Wednesday, June 07, 2023

This Republican senator has a very weird theory for why Russia invaded Ukraine



CNN —  

Tommy Tuberville thinks he knows why Vladimir Putin invaded Ukraine.

It’s not because Ukraine was once part of the Soviet Union and Putin wants to restore those former borders. Nor is it that Putin worries about the encroachment of the West – and NATO – into Ukraine and at his country’s western border.

According to the Alabama Republican senator, it’s communism. And farmland. Or something.

“He can’t feed his people,” Tuberville said of Putin in a speech to the Montgomery Chamber of Commerce earlier this week, as was reported by 1819 News. “It’s a communist country, so he can’t feed his people, so they need more farmland.”

Uh, what?

First off, it’s worth noting that Russia is not, in fact, a communist country.

The Soviet Union was a communist country, but its fall in 1991 signaled the end of the communist regime. Russia is now considered a federation government with a prime minister and a president, who has the power to appoint the prime minister. There is also a legislative body as part of the Russian government; it’s known as the Federal Assembly and is comprised of the State Duma (the lower house) and the Federation Council (the upper house).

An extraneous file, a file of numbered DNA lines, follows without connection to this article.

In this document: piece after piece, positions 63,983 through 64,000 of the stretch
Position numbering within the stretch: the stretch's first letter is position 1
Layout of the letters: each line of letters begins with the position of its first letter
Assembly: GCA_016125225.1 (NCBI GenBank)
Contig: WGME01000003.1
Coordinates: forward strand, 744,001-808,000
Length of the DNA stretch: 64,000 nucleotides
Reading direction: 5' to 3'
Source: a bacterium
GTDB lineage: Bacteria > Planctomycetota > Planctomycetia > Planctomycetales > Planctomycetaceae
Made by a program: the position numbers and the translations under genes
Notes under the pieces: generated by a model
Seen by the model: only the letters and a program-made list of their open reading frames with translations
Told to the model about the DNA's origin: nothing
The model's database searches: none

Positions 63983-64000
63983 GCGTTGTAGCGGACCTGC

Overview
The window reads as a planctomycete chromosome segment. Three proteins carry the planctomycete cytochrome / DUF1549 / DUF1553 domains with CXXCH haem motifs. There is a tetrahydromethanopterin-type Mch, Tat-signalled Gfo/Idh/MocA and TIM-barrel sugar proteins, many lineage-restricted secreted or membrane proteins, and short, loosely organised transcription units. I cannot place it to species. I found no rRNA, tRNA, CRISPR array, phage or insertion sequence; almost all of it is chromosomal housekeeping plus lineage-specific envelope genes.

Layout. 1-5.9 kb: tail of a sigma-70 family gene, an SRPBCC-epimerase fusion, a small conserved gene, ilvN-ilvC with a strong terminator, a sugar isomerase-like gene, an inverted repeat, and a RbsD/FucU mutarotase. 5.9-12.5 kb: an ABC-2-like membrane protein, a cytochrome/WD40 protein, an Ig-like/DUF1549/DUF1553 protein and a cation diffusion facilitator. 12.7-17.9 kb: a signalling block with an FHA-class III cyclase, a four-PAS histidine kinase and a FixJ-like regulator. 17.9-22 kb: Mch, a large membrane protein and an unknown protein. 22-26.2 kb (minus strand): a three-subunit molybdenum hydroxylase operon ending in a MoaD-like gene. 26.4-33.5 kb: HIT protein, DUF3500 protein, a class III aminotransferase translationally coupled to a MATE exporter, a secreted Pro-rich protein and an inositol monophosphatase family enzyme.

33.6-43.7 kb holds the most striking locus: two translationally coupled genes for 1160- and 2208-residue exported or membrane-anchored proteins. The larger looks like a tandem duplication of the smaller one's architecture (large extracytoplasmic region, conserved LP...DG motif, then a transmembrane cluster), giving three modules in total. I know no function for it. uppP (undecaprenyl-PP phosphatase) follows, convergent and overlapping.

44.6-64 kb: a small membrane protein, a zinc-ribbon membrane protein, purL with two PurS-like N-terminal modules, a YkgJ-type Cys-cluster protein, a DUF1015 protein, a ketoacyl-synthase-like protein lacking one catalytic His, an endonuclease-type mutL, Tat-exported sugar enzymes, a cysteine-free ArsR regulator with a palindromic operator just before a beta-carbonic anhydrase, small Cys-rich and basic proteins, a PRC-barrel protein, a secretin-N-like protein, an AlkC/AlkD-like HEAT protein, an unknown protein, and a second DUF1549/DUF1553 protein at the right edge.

Russia is now an authoritarian regime with Putin in charge.

I also did a bit of digging on Tuberville’s claim about Russia’s inability to feed its people – and, it turns out, he is totally wrong.

According to the 2021 Global Hunger Index, Russia ranks 25th out of 116 countries – with a level of hunger that is “low.” And Russia is currently the top exporter of wheat in the world.

Here’s what Rector of the Diplomatic Academy of the Russian Ministry of Foreign Affairs Alexander Yakovenko said at a UN summit in 2020, noting that his country wasn’t facing the hunger issues that others were around the world.

“The problem of hunger in the world has exacerbated. According to the UN, 680 million people are starving in the world at present. Over the past five years, this figure has been increasing by 10 million annually. Our country has attained a historic victory over famine, so the experience of Russia may be appealing to other countries. However, there is still a lot of work to be done to consolidate these positive dynamics of domestic food systems and make them inclusive and sustainable.”

I reached out to Tuberville’s office for some clarity on what, exactly, he was talking about. They didn’t get back to me, but if they do, I will be sure to share their perspective.